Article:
Once the root prompt reappears, you’re done! Go ahead and reboot, and your regular Desktop should reappear.

Backup Scripts

The general nature of the following scripts are discussed in the “Ingredients” section above. The scripts themselves are internally documented in the # lines.

Modified rsync drive-to-drive backup script:

Note: Before running the script, create the following directories in /mnt/ as follows:

cd mnt
mkdir temp
mkdir temp1

Note: The script will blow up if the directories are not added.

=============== cut



echo "Mounting backup drive."

mount -t ext3 /dev/hdd2 /mnt/linux_backup

#change ext3 to match the backup drive filesystem

#if not ext3

#change /dev/hdd2 to match your actual backup drive

#and/or partition assignment if different

#change /mnt/linux_backup to match your actual mount

#point (directory)

#if your boot drive is not /dev/hdb1, change script accordingly.

#delete or comment out mount line above if backup drive

#permanently mounted.

echo "Executing incremental backup script"

echo "Backing up /bin"

rsync -aHv --delete-after --

progress /bin/ /mnt/linux_backup/bin/

echo "Backing up /etc"

rsync -aHv --delete-after --

progress /etc/ /mnt/linux_backup/etc/

echo "Backing up /home"

rsync -aHv --delete-after --

progress /home/ /mnt/linux_backup/home/

echo "Backing up /lib"

rsync -aHv --delete-after --

progress /lib/ /mnt/linux_backup/lib/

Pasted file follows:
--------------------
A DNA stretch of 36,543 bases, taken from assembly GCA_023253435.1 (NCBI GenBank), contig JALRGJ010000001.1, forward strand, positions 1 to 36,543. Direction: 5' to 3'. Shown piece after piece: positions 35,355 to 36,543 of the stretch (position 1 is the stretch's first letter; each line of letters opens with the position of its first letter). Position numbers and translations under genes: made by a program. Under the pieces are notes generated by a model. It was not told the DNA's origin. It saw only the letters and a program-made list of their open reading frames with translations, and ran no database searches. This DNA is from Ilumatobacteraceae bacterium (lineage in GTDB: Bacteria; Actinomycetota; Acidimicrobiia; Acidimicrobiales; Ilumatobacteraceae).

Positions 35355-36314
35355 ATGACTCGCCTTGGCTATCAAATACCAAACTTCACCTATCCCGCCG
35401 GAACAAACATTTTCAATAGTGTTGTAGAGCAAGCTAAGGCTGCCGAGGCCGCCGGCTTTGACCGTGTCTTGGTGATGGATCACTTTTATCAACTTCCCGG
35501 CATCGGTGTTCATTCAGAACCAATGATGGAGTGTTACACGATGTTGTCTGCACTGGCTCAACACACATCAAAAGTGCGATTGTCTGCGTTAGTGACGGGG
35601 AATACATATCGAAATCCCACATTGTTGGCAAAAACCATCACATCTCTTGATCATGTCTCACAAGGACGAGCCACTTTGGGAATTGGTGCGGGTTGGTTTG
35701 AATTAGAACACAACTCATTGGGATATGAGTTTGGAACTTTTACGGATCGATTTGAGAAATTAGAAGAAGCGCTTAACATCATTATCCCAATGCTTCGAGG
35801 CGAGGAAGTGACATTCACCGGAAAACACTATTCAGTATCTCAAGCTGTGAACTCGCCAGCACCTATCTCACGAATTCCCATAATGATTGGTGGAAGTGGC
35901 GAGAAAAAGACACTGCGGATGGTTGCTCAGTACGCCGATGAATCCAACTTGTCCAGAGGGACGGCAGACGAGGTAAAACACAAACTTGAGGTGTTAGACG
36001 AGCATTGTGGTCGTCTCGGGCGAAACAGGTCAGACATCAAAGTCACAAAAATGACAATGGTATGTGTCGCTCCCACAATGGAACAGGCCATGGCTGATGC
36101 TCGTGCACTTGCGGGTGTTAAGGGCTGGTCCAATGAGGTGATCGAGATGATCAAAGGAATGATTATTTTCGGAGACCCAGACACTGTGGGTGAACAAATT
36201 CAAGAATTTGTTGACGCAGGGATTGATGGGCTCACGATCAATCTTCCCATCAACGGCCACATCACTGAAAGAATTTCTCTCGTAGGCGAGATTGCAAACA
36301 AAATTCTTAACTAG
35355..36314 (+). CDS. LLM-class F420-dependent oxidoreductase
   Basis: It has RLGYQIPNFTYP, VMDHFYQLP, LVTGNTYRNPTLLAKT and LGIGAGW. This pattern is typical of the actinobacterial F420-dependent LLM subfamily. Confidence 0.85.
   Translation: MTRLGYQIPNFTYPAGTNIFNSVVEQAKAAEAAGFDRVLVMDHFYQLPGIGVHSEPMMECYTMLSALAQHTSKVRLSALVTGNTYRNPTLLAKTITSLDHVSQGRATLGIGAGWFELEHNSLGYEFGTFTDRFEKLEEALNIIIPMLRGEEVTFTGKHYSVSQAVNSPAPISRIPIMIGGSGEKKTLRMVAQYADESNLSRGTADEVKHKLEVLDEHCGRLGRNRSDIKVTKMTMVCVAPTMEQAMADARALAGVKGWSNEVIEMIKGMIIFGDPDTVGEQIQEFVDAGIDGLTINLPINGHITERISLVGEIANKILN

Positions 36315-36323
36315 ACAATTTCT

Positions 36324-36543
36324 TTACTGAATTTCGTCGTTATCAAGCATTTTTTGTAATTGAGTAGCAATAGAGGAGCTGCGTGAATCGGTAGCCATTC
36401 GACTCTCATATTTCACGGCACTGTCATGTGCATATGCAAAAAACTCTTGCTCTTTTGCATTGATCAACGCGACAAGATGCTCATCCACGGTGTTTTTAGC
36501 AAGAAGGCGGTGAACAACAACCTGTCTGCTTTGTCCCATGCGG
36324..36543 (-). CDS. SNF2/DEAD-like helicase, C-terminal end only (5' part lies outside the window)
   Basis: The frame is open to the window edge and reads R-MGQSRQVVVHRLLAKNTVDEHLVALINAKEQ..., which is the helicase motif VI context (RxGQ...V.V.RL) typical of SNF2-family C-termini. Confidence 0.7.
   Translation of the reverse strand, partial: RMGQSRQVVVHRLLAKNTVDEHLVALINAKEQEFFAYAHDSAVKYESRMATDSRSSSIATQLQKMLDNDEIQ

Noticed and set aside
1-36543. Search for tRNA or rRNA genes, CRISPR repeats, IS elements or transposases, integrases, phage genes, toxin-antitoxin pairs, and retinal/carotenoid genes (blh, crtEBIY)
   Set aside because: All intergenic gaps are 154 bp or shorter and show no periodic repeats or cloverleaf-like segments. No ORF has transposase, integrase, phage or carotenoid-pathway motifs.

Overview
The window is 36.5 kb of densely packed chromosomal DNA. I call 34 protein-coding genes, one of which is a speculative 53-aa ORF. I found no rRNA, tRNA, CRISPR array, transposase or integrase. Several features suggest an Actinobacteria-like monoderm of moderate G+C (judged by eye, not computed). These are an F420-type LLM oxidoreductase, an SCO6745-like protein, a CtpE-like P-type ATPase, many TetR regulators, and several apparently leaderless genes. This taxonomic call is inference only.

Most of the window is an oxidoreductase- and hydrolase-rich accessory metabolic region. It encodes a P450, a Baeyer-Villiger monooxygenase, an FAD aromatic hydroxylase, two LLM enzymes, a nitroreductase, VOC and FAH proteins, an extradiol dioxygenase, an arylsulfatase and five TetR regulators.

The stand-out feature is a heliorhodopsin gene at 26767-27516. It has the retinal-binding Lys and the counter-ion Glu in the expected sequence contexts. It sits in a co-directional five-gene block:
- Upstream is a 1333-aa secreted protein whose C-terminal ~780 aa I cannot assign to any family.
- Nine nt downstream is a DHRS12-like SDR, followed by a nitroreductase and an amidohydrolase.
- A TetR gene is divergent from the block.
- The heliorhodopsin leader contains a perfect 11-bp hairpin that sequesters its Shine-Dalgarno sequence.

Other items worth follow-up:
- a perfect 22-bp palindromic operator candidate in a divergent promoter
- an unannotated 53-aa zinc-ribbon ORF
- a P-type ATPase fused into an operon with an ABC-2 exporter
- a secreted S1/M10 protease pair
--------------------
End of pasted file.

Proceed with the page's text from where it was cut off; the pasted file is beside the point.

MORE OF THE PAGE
echo "Backing up /misc"

rsync -aHv --delete-after --

progress /misc/ /mnt/linux_backup/misc/

echo "Backing up /opt"

rsync -aHv --delete-after --

progress /opt/ /mnt/linux_backup/opt/

echo "Backing up /root"

rsync -aHv --delete-after --

progress /root/ /mnt/linux_backup/root/

echo "Backing up /sbin"

rsync -aHv --delete-after --

progress /sbin/ /mnt/linux_backup/sbin/

echo "Backing up /usr"

rsync -aHv --exclude *.dar --delete-after --

progress /usr/ /mnt/linux_backup/usr/

echo "Backing up /var"

rsync -aHv --delete-after --

progress /var/ /mnt/linux_backup/var/

#e2fsck /dev/hdb2

#the -c, (--checksum) option provides better security, but takes

#several times as much time to run - recommended if the mirror drive

#is your ONLY backup or if you don't have a lot to back up.

#see rsync man file for more information (type man rsync from the

#command line

echo "mounting /boot partition"

mount -t ext3 /dev/hdb1 /mnt/temp

mount -t ext3 /dev/hdd1 /mnt/temp1

echo "backing up /boot partition"

rsync -aHv --delete-after --